Hoft was on his way to his first White House news conference in the company of self-described “brand strategist” Lucian Wintrich, the Gateway Pundit’s inaugural White House correspondent, who for his first day on the job wore a blue tie studded with elephants in every color of the rainbow to announce his gay Republican pride.


    • adam 9.1

      When Chris is on ball he is the best.

      And this is him at his snarly best.

      Thank God we have Rachel Stewart.

      • I’m still for fighting worthwhile fights, but at the same time, keeping a weather eye on the big issue. Stopping the every day stuff because the freight-train headlight is blinding us is going to multiply our daily problems, so yes, protest the dams, the plight of the homeless and so on and on. Taking practical steps individually to prepare for challenging circumstances seem very wise right now.

        • adam

          On the big issue stuff, I think Leighton Smith over at ZB needs to be challenged everyday on this issue. Arguing with people who listen to him is getting a joke. Not that he uses the gifts of science for anything. Mind you did get a straight answer why they oppose this issue. Because it’s simple and easy to do nothing, and call the other side crazy.

  7. Freekpower 10

    The right wing in NZ seem to be getting really upset about the diversification of the Labour party

  8. Siobhan 11

    Labour Candidate Anna Lorck fighting the good fight for the homeless executives and wealthy retirees of Havelock North..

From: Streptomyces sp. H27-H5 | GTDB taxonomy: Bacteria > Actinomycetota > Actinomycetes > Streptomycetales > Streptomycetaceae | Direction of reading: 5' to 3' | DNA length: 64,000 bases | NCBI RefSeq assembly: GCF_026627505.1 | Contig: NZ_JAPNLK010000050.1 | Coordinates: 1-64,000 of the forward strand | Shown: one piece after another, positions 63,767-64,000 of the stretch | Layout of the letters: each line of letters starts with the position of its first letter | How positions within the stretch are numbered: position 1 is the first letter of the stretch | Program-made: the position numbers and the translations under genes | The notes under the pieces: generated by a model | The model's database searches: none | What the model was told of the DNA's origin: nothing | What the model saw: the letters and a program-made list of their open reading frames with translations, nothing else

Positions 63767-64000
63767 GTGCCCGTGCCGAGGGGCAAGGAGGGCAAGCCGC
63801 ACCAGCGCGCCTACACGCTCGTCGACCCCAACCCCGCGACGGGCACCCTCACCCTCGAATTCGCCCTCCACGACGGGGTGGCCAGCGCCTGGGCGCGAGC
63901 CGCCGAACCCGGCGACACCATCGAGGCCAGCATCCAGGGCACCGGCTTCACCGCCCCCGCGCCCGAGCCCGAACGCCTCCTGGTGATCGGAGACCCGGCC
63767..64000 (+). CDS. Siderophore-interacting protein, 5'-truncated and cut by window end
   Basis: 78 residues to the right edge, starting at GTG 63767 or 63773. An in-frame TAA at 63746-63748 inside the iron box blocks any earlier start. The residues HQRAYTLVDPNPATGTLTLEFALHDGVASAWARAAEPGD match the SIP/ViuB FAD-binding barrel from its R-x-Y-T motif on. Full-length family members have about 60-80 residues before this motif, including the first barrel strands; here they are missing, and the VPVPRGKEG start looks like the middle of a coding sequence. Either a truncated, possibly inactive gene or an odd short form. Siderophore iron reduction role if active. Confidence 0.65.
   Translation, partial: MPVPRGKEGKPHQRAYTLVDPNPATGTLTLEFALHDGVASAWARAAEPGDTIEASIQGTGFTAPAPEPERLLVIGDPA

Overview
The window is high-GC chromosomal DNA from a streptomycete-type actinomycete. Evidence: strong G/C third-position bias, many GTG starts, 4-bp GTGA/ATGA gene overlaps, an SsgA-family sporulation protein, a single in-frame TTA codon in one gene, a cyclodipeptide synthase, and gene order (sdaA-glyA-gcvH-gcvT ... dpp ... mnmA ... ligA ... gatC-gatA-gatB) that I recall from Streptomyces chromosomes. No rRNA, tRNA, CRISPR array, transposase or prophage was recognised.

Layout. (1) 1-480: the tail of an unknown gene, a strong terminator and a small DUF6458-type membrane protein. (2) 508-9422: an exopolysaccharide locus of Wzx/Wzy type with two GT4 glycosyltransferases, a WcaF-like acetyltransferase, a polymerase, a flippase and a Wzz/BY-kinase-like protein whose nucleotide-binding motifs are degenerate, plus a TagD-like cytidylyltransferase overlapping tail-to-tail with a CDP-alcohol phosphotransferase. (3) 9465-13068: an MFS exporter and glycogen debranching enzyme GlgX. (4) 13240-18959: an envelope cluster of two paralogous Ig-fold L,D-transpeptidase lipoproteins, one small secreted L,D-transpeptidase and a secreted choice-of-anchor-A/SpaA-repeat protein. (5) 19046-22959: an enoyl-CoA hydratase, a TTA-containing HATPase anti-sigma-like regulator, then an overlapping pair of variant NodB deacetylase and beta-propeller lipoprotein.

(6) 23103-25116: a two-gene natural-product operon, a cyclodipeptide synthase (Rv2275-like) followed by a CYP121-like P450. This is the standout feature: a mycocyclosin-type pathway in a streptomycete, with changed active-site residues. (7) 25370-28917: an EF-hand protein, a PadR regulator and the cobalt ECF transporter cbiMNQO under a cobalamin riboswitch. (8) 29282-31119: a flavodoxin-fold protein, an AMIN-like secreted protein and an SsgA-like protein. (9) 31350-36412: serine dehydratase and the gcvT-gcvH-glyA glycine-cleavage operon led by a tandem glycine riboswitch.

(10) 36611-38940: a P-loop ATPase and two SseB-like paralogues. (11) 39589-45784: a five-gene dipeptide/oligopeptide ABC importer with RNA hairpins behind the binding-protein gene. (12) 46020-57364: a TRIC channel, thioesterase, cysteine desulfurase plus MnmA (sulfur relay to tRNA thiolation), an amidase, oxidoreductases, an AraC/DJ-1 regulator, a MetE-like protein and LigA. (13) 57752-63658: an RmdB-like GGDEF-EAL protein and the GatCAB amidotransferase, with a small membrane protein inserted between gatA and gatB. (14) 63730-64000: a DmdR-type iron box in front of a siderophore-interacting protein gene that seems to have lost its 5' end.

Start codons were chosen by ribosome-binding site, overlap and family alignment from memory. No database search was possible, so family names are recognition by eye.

Though I suspect her and her husband, Damon Harvey, are making a play for the position of Hastings Mayor, so it makes sense to win over the voters of Havelock North.


    They are like the Clintons of the Hawkes Bay. Yup.

    • Ad 11.1

      Yule has had it for well long enough, and as Chair of LGNZ for nearly two decades has functioned as both Mayor and MP together in the one person, merrily clipping the ticket for both as he goes.

      There is no way some far left snowflake would survive on that hard dry political soil. Maybe Anna Lorck and Damon Harkey are the right people for right there.

  9. Whispering Kate 12

    I see in the Herald the mother of Nia Glassie the little girl who was tortured and murdered, is going to be released on parole after serving 8 of her 9 years in jail. What an evil looking woman she is. Why was this woman only given a 9 year sentence and not a minimum of 9 years and allowed to be released a year before her time. The description of the torture of that little girl is horrific.

    What I cannot understand is why Scott Watson is still in jail and was given a minimum of 17 years and is now serving over that time and I think it was said he isn’t up for parole for another 4 years. There is something really wrong with the sentencing system.

    I for one, do not want that woman released, children will never be safe around her and she does not look repentant with what she has done. Just because Scott Watson still denies the crime it does not warrant him being lock away forever.

  10. Morrissey 13

    Obama Killed a 16-Year-Old American in Yemen.
    Trump Just Killed His 8-Year-Old Sister.